[Tutor] Writing a txt from dbf
steve at pearwood.info
Tue Sep 28 23:56:26 CEST 2010
On Wed, 29 Sep 2010 04:33:51 am Susana Iraiis Delgado Rodriguez wrote:
> Hello dear pythonists:
> I'm developing an application in python, I'm new using this
> programming language I used to work with Java, but in my job my
> superiors suggested me to develop in this language.
> I'm trying to read a dbf file, I already done it but my code shows me
> all the lines without spaces, I want it toshow line per line and then
> write the lines into a plain txt file.
I am not sure what you mean. My guess is that you want something like:
in the file, but instead you get:
Am I right?
> My code is:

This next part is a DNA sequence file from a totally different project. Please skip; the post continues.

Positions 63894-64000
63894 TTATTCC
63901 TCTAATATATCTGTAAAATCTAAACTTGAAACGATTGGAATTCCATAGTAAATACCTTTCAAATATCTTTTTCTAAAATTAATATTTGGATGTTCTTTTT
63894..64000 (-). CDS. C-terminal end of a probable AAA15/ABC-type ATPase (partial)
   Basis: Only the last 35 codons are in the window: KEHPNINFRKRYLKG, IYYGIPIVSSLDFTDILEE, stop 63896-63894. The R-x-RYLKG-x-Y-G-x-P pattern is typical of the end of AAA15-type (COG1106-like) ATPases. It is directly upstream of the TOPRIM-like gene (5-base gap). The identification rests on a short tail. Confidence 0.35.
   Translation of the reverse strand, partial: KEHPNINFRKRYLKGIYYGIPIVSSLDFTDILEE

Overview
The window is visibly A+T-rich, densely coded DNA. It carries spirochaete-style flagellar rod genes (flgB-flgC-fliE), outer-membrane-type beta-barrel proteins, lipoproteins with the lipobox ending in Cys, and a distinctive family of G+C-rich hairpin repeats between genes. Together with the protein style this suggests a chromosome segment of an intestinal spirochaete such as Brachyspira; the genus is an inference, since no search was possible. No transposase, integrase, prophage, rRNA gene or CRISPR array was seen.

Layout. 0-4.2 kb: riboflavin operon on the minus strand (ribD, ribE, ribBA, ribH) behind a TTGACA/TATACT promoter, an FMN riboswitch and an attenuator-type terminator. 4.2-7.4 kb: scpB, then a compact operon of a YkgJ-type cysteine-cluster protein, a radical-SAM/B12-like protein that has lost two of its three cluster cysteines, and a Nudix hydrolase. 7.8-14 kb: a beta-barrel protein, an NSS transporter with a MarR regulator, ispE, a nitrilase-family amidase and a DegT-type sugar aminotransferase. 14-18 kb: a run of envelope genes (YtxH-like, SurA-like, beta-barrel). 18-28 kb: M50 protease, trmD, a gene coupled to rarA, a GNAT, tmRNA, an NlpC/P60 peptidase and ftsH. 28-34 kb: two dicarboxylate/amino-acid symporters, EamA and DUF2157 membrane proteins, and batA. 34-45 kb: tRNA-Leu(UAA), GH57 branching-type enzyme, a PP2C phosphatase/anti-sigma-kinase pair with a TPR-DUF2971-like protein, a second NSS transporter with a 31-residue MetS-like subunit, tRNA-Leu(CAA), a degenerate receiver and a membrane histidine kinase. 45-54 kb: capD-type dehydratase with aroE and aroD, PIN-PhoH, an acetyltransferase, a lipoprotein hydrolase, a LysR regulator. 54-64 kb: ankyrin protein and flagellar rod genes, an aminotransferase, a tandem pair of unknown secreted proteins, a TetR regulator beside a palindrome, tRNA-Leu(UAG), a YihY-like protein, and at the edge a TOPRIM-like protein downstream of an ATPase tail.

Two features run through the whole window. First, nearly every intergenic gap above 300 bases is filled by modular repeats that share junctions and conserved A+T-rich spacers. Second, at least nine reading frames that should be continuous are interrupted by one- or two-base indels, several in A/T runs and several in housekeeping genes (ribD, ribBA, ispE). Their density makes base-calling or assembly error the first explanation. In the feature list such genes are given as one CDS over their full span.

> from dbf import *
> from string import strip
There is no need for this any more, as the functions in the string
module are now also available as string methods. So instead of:
you can write:
> import sys
> def demo1():
> a = open ("archivo.txt","w")
> dbf = Dbf('tapalpa_05_plani_point.dbf',new=False)
As a matter of style, it is normal to use 4 spaces for indents, not 1.
You are welcome to use whatever you like in your own code, but many
people find 1 space indents hard to see and so when writing for others
(such as when asking a question here) you should use at least 2 spaces.
> for k in dbf:
> print '%s'%(strip(k))
The print command automatically adds a newline after the string, so each
printed string should be on its own line. But later, when you write the
string to the file, you must add the newline yourself.
There's no need to clear l with the line l=() first. Just write:
l = k.strip()
a.write(l + '\n')
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